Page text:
This Week at Global Math – 4/21/20


Edited By Chase Orton  @mathgeek76

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Online Professional Development Sessions


Creating an Inclusive Environment Using Project Based Learning in Middle School Mathematics

Presented by Rhonda Hewer

Is there a way for students to engage in the mathematics outlined in the curriculum in a relevant, practical way that will improve understanding and retention? Answer: YES! In this webinar the audience will be exposed to the components of a quality project based learning program in math through the narrative of the geodesic dome project. It will be evident how this type of “instruction” supports diverse cultural and learning needs of the classroom while digging into rich mathematical thinking at a level appropriate for all learners. The project involves multiple strands from the mathematics curriculum while developing global competencies of collaboration, communication, creativity, critical thinking and citizenship. Register now to hear how this group of Grade 8 students developed a strong understanding of math by using their toolbox of strategies to solve practical problems for an authentic audience.

To join us at 9:00 PM EST for this webinar click here!

Next Week 

Utilizing Math History to Embrace Equity, Failure, and Authentic Problem Solving in Leadership Communities

Presented by Sunil Singh

In order to move forward in math education with clarity, conviction, and passion for equity, we need to have a broader lens. Specifically, one that looks back at our past and the multitude of interwoven stories from thousands of years of global contributions. The thematic development of mathematics, with all of its historic struggles, human resilience, and collective journeys, must be braided into our equity goals and mandates for the math leaders of today and tomorrow.

Register ahead of time by clicking here!

You can always check out past and upcoming Global Math Department webinars. Click here for the archives or get the webinars in podcast form!

From the World of Math Ed

Coronavirus by the Numbers

Citing many statistics, Nikole Hannah-Jones (‪@nhannahjones‬) recently wrote a thread about how Black Americans are being disproportionately impacted by COVID-19 and why this is the case.

Nikole ends the thread with the following statement: “Being black in America, a country built and maintained on a system of racial caste, kills. This virus is NOT the great equalizer, it is simply exploiting the grave inequalities that have always existed and hastening an early death that was coming for so many black folks anyway. If it is unacceptable now, it has to be unacceptable when we conquer this virus. And I hope we as journalists, we as society, will stop putting forth notions that a force — good or bad — can be equal in a vastly unequal society.”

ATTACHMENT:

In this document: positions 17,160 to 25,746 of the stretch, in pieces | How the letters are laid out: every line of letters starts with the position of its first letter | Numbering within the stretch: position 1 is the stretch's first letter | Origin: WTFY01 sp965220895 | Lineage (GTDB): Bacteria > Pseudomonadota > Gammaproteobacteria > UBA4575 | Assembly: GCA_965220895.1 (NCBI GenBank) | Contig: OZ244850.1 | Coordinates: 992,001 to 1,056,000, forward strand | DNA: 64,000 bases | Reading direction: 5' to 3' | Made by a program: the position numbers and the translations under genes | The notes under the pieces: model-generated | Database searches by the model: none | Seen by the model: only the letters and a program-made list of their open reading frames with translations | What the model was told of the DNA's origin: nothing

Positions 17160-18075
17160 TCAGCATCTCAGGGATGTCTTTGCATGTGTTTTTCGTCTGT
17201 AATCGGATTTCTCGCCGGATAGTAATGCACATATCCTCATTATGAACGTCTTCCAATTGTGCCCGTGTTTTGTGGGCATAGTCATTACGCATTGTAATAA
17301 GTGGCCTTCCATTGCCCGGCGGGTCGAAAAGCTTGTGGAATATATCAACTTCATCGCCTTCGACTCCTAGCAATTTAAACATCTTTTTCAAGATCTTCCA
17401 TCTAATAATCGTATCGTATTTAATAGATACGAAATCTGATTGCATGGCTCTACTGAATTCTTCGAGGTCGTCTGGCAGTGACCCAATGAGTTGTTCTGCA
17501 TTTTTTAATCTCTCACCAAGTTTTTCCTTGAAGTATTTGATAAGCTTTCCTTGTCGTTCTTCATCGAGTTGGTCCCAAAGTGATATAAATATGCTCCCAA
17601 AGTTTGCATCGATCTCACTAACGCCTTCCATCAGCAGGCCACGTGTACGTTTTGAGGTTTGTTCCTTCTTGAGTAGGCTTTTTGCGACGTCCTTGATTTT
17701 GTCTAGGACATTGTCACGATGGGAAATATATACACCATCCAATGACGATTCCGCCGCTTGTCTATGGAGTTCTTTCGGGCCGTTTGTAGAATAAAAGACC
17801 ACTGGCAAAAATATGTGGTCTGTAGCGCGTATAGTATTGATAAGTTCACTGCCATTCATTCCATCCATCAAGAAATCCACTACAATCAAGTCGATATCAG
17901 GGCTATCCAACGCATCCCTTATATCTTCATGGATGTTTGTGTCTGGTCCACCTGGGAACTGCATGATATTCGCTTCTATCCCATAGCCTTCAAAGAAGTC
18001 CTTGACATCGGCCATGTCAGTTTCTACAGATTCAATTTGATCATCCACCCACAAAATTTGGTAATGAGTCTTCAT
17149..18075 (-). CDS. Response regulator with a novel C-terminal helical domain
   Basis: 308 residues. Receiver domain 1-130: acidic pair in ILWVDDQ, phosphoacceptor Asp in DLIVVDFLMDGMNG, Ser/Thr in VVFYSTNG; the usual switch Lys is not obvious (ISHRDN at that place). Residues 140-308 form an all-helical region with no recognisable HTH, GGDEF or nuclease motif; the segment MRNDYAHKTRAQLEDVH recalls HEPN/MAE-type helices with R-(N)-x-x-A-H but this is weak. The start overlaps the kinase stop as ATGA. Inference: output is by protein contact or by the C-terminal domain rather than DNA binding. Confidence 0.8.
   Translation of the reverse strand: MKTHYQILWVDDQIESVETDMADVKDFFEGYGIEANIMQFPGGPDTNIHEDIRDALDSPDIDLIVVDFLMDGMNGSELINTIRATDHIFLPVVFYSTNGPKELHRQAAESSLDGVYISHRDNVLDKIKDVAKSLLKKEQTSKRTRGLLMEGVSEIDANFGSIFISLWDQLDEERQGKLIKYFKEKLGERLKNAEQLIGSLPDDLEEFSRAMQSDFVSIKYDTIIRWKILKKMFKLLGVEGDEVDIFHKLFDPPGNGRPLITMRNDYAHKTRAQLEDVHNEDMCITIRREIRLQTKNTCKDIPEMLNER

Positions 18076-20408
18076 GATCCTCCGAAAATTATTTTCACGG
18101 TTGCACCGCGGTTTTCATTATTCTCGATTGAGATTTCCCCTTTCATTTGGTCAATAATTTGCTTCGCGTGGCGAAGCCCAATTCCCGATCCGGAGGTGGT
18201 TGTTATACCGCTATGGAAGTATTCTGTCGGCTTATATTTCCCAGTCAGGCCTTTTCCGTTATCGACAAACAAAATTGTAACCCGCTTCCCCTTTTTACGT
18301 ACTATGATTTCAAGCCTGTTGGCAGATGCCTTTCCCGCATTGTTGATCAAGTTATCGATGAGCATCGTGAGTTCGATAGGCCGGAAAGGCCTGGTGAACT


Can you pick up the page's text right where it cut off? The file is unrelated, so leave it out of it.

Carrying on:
To make these inequalities visible, Melvin Peralta (‪@melvinmperalta‬) shared his art on twitter which contrasts COVID-19 cases by race/ethnicity with the population by race/ethnicity in his current home state of Michigan.

Drawing on data from APM Research Lab, Melvin shared images of various U.S. states, comparing the state’s population by race/ethnicity to its COVID-related deaths.

Christelle Rocha (@Maestra_Rocha)


My colleagues and I have begun using a simple structure during this sudden, pandemic-induced transition to remote learning. I will try to do the same with this newsletter, by suggesting one item to DO, one to WATCH, and one to READ. I have tweeted a longer description of this structure if you’re interested in learning more about it.


Fawn Nguyen tweeted out this puzzle with a request to avoid spoilers:


Marian Dingle and Jose Vilson are co-leading a webinar for NCTM’s #NCTM100 sessions that I invite you to register for and watch two days from now, on Thursday April 23:

Recordings will be available at a later point if this precise scheduling does not work for you. Check out NCTM’s 100 Days of PD site for more!


Check out this opinion piece in Forbes from John Ewing, the president of Math for America, who tweeted out a link:

DO, WATCH, and READ whatever you have the bandwidth for, even/especially if it is nothing at all: Remember to be kind to yourself.

Benjamin Dickman [@benjamindickman]

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